a group of people standing in the snow: Internally displaced children stand on snow near tents at a makeshift camp in Azaz, Syria. Families fleeing air strikes and advancing troops in Syria's Idlib province are sleeping rough in streets and olive groves, and burning toxic bundles of rubbish to stay warm in the biting winter weather, aid workers say. Picture taken February 13. REUTERS/Khalil Ashawi

From some of the camps, the displaced can see Turkey, green and orderly beyond the border fence. On the Turkish side of the Reyhanli crossing, olive trees grow in tidy rows. Nothing sleeps beneath them but a stray dog.

But Turkey already hosts more than three million Syrian refugees, and it refuses to accept any more.

That does not stop Khadija Mohsen Shaker, 34, from hoping.

She and one of her four sons crossed several days ago to Reyhanli, also for medical care — he is being treated for kidney problems. But soon they will have to return to their tent in Idlib, where her elderly parents and two other children are living.

“I wish I could live in Syria the way people live here,” she said. “There, there’s fear everywhere. We’re surrounded by fear.”

Ms. Shaker, a widow who works as a farmhand, was among the last to leave the city of Maarat al Noaman after pro-government forces attacked in January, fleeing on foot with her family in one panicked hour. Once near the border, they slept for 10 days under an olive tree draped with a tarp until someone gave them his tent.

In the tent, their toilet is a bucket, she said. There is no school. They spend each day praying, trying to soothe the children — one cries from cold, another from hunger — and waiting for aid groups to deliver food. Every day, one son goes to a nearby mountain to collect firewood. But it is still so cold that they cannot sleep.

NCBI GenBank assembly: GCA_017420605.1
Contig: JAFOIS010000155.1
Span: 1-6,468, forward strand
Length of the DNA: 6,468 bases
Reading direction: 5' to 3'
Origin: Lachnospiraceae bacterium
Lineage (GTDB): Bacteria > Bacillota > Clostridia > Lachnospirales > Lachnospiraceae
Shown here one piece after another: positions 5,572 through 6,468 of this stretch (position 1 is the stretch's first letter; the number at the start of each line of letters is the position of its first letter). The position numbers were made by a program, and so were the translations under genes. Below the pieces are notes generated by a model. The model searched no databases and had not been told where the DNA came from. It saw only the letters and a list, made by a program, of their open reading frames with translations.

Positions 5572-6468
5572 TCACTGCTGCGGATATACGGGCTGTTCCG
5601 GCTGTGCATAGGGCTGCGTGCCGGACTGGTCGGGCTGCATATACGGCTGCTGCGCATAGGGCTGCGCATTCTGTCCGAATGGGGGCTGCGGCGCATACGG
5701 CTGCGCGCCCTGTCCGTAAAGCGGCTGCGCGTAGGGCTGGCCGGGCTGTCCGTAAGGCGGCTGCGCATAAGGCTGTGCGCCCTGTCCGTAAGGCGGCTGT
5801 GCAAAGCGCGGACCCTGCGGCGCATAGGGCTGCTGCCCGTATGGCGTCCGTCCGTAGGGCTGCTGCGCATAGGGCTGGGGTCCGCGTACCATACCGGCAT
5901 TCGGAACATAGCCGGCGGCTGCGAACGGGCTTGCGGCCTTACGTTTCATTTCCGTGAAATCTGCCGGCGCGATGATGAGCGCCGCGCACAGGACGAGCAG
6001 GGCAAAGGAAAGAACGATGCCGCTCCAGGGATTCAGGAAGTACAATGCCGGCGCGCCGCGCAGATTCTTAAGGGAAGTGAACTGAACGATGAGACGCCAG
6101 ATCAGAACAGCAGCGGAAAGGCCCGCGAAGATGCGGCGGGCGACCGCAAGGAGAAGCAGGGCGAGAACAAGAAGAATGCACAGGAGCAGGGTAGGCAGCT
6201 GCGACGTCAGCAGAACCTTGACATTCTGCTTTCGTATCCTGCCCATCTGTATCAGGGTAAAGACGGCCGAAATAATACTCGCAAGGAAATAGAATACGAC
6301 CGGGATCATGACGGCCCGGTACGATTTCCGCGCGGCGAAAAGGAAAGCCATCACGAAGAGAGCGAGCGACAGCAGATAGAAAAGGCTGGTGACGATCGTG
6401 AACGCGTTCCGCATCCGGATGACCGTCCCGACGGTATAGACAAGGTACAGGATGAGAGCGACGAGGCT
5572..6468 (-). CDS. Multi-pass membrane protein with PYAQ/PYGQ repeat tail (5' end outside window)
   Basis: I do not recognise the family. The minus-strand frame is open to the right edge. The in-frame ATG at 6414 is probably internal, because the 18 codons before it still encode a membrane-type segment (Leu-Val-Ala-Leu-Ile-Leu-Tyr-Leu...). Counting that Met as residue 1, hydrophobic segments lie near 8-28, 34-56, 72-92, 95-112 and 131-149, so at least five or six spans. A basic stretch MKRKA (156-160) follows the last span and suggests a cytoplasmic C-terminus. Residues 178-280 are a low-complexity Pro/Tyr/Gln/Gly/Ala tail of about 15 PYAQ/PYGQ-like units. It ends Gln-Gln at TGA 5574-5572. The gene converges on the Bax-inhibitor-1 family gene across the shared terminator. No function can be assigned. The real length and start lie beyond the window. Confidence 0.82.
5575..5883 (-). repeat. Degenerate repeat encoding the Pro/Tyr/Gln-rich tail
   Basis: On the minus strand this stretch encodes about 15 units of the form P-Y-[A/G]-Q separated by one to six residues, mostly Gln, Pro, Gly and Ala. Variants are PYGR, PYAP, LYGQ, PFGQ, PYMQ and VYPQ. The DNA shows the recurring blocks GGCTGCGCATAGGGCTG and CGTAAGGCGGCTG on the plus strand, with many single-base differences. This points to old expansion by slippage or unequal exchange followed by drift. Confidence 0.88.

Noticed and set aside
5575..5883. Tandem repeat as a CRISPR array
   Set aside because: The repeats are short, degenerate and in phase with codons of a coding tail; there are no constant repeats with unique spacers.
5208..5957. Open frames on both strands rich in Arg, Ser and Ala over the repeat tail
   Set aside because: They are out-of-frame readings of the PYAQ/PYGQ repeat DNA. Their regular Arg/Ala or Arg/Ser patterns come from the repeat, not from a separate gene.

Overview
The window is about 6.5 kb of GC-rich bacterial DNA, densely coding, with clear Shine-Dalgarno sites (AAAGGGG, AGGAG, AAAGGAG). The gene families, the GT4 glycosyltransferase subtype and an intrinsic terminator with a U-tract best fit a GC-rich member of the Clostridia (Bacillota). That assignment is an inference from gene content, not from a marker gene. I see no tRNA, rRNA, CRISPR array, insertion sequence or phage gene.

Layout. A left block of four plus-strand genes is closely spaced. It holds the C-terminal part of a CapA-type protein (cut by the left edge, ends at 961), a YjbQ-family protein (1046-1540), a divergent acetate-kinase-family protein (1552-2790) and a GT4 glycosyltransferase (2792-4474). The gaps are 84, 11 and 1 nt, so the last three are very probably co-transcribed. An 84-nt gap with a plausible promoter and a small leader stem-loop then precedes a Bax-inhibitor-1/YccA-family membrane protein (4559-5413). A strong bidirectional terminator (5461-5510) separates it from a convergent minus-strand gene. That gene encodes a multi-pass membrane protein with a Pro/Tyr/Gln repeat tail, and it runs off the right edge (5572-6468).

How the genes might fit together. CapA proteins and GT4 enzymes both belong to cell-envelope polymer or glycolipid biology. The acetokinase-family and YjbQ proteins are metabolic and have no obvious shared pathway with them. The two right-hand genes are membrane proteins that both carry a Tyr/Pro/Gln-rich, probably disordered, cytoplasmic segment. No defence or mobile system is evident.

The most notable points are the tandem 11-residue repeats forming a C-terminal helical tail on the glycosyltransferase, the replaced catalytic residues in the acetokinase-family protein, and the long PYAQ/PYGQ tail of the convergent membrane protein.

Her eldest son, 13, was smuggled to Istanbul at 11 to work, which seemed better than staying in Idlib. She does not know when she will see him again, if ever.

After nearly a decade of heartbreak and death, conversations about Syria tend to circle the same painful question, of what it was all for.

Some, like Abdulhamid Sallat, say the revolt was worth it. “It’s about dignity and freedom,” he said. “The revolution still exists in our hearts.”

But to Ms. Shaker, the talk of political ideals feels almost cruel, if not irrelevant.

“In Syria, you can no longer distinguish between right and wrong,” she said. “They say the regime is bad and the rebels are good. Sometimes they say the regime is good and the rebels are bad. I can’t tell anymore. They’ve both ruined my life.”

Opinions | Erdogan has made terrible mistakes, but it’s time for the West to help Turkey in Syria .
An unfolding humanitarian crisis has become a full-blown conflict, with the terrible consequences of the West’s unwise decision to turn a blind eye.Turkey is in mourning. Last week, in a small village in the province of Idlib, in northern Syria, a Turkish military convoy was targeted by several Russian and Syrian regime planes in a coordinated attack that lasted hours. Ambulances were hit and medevac helicopters were prevented from evacuating Turkish casualties because Russia controls the air space. We lost more than 30 young men.